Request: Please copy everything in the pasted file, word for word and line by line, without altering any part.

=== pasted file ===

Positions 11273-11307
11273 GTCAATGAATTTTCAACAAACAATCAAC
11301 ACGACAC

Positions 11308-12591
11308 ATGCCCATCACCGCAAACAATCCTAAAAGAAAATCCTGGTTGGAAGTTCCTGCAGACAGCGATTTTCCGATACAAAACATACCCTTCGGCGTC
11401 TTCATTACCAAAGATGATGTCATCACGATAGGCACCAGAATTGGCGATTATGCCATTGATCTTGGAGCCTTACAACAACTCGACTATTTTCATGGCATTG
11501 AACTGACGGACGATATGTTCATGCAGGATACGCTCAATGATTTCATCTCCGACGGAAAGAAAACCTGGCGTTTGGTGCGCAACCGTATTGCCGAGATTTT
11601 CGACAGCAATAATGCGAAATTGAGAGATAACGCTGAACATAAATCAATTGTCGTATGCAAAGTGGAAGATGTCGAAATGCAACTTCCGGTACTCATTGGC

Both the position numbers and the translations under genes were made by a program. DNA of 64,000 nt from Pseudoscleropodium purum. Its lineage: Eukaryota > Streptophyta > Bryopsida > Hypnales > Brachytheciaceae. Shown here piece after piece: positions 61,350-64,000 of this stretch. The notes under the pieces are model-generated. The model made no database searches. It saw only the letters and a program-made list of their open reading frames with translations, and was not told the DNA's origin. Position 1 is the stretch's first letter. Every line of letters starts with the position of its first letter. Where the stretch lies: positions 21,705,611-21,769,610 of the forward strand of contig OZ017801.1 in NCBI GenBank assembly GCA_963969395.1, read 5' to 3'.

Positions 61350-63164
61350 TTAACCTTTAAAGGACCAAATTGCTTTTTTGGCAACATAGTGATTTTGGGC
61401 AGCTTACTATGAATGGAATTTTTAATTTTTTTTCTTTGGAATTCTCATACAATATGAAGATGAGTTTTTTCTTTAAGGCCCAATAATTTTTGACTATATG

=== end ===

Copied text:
Positions 11273-11307
11273 GTCAATGAATTTTCAACAAACAATCAAC
11301 ACGACAC

Positions 11308-12591
11308 ATGCCCATCACCGCAAACAATCCTAAAAGAAAATCCTGGTTGGAAGTTCCTGCAGACAGCGATTTTCCGATACAAAACATACCCTTCGGCGTC
11401 TTCATTACCAAAGATGATGTCATCACGATAGGCACCAGAATTGGCGATTATGCCATTGATCTTGGAGCCTTACAACAACTCGACTATTTTCATGGCATTG
11501 AACTGACGGACGATATGTTCATGCAGGATACGCTCAATGATTTCATCTCCGACGGAAAGAAAACCTGGCGTTTGGTGCGCAACCGTATTGCCGAGATTTT
11601 CGACAGCAATAATGCGAAATTGAGAGATAACGCTGAACATAAATCAATTGTCGTATGCAAAGTGGAAGATGTCGAAATGCAACTTCCGGTACTCATTGGC

Both the position numbers and the translations under genes were made by a program. DNA of 64,000 nt from Pseudoscleropodium purum. Its lineage: Eukaryota > Streptophyta > Bryopsida > Hypnales > Brachytheciaceae. Shown here piece after piece: positions 61,350-64,000 of this stretch. The notes under the pieces are model-generated. The model made no database searches. It saw only the letters and a program-made list of their open reading frames with translations, and was not told the DNA's origin. Position 1 is the stretch's first letter. Every line of letters starts with the position of its first letter. Where the stretch lies: positions 21,705,611-21,769,610 of the forward strand of contig OZ017801.1 in NCBI GenBank assembly GCA_963969395.1, read 5' to 3'.

Positions 61350-63164
61350 TTAACCTTTAAAGGACCAAATTGCTTTTTTGGCAACATAGTGATTTTGGGC
61401 AGCTTACTATGAATGGAATTTTTAATTTTTTTTCTTTGGAATTCTCATACAATATGAAGATGAGTTTTTTCTTTAAGGCCCAATAATTTTTGACTATATG